Annie Kincaid is the creation of two sisters: Julie Goodson-Lawes, an artist, and Carolyn J. Lawes, a historian, who write under the pen name Hailey Lind. Annie Kincade is smart, funny, down-to-earth, and doing her best to make a living as a legitimate artist. An art prodigy, Annie had become, under her grandfather’s tutelage, a teenage art forger. After winding up in jail in a Paris, she rejected her former life of crime and decided to go straight. Moving to San Francisco, she opened a small studio where she works as a faux finisher, creating faux wall and furniture finishes for wealthy clients, and paints an occasional commissioned portrait.
In Feint of Art, a cozy art caper nominated for an Agatha Award and the first book in the series, Annie’s life is turned upside down when a former boyfriend asks her to authenticate the new Caravaggio at the Brock Museum. The painting is a forgery Annie recognizes as the handiwork of Anton, a friend and former associate of her grandfather’s. Within an hour of her identification, the guard who let her out of the museum is murdered and her former boyfriend disappears. Then her new landlord doubles the rent on her studio, and a local art dealer disappears with priceless drawings by Old Masters, leaving behind more forgeries by Anton.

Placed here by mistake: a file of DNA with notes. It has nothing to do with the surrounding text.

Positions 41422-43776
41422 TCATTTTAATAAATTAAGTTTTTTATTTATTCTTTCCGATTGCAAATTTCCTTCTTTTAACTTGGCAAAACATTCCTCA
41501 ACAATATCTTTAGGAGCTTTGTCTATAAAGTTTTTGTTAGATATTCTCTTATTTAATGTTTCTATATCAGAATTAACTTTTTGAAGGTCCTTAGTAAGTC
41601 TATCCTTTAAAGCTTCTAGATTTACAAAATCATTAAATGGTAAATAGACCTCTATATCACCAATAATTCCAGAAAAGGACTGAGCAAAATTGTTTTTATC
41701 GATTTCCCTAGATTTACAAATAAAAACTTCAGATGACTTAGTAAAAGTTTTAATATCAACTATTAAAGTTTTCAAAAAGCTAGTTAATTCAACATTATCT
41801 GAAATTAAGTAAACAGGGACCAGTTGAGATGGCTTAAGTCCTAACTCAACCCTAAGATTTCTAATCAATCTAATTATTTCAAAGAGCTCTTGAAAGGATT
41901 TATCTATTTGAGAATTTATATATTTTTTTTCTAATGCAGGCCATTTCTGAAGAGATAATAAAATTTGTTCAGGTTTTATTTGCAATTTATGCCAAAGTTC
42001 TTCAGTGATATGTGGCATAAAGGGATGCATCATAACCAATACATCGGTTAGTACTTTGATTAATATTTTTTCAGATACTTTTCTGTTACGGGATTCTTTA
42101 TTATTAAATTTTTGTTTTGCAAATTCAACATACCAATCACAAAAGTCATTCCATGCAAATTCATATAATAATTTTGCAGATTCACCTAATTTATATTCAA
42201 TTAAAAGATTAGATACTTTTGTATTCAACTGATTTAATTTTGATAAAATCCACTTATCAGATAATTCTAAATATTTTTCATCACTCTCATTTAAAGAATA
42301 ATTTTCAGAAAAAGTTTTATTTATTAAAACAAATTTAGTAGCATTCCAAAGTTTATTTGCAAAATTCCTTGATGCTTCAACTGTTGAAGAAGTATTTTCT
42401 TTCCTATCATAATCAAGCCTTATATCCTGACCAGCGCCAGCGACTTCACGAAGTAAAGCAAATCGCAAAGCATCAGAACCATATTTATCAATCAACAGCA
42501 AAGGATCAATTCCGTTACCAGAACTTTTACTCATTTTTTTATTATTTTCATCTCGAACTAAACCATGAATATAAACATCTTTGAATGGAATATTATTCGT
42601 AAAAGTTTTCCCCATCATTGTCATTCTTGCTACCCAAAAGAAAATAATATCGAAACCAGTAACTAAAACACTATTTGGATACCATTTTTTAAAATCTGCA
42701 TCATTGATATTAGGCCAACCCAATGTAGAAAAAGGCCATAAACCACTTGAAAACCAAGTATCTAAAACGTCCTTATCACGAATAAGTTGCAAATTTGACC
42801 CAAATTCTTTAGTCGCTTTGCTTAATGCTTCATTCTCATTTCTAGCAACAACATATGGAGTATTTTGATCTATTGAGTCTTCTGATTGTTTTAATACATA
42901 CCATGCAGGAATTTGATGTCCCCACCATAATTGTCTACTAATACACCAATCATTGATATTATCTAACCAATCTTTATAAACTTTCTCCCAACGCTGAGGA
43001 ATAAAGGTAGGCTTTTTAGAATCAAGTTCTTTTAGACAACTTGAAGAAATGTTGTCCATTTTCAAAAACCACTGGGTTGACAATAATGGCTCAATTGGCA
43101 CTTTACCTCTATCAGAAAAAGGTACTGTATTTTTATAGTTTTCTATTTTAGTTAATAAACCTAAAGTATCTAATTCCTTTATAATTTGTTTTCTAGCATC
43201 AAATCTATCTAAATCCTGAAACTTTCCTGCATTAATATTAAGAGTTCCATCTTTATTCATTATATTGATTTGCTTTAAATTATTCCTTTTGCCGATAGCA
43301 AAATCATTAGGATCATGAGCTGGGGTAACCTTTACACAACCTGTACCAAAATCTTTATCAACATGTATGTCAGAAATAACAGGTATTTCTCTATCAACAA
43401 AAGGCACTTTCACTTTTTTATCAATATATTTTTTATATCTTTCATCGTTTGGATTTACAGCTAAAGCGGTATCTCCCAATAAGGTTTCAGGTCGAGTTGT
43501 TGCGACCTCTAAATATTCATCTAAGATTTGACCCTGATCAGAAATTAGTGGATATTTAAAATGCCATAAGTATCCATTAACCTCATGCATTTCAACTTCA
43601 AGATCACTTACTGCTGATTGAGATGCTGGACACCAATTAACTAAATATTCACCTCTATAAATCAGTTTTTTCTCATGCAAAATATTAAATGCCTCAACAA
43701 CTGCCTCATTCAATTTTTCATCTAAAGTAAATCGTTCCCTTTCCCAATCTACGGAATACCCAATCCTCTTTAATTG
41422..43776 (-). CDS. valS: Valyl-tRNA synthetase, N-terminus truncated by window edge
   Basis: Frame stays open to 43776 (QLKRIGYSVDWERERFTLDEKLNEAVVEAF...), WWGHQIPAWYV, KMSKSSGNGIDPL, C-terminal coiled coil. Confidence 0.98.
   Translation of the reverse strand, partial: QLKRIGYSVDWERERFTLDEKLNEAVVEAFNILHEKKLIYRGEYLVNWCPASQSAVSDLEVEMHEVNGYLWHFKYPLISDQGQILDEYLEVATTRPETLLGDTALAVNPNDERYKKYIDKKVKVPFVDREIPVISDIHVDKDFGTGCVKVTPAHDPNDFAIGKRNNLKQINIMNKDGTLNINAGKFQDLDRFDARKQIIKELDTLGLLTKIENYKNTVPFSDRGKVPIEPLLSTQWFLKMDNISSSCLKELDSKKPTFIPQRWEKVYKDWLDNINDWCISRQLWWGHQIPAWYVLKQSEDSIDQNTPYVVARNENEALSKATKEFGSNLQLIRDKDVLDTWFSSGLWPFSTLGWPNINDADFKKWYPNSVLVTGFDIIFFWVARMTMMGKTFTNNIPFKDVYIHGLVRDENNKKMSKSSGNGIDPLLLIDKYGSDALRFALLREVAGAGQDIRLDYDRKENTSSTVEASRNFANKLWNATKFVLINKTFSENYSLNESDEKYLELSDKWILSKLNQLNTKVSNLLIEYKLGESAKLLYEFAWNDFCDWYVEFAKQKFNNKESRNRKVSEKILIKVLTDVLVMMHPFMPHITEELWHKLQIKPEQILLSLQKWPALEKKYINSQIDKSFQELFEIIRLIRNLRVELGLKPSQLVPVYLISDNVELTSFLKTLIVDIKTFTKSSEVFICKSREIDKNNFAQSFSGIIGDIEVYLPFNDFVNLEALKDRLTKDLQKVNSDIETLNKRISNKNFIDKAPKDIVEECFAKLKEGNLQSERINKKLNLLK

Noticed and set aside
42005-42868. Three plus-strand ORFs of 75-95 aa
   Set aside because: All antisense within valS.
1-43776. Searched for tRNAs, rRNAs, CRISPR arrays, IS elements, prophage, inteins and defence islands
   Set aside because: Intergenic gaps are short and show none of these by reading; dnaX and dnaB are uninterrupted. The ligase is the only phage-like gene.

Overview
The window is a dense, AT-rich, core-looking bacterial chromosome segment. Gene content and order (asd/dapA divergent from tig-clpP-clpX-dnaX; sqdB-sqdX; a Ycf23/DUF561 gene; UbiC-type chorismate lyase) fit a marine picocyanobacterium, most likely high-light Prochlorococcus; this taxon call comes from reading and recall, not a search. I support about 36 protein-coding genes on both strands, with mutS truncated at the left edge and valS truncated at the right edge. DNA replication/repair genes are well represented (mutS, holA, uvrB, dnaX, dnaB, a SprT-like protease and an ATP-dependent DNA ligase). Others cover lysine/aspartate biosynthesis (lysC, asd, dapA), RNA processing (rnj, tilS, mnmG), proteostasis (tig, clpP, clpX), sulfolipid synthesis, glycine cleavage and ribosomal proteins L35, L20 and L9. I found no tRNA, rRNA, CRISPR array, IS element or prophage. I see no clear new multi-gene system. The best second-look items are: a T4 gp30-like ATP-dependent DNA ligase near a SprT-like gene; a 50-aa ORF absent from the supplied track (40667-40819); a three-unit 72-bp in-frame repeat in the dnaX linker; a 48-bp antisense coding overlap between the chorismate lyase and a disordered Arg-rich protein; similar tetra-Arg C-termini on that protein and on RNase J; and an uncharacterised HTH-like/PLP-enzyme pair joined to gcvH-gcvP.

Faced with losing her studio if she doesn’t come up with the rent, Annie accepts a large commission from the art dealer to find the missing drawings and sets out to find Anton and her ex-boyfriend. But neither is anywhere to be found. Her problems multiply when she encounters a man claiming to be a private detective searching for the same drawings and they discover a second victim.
Filled with quirky characters and ruthless art collectors, Feint of Art is a madcap romp through San Francisco’s art district in the mid-1990s. Laugh-out-loud funny with snappy dialog, it is delightful read. I will definitely be adding the next entries in the Annie Kincaid mystery series to my TBR pile.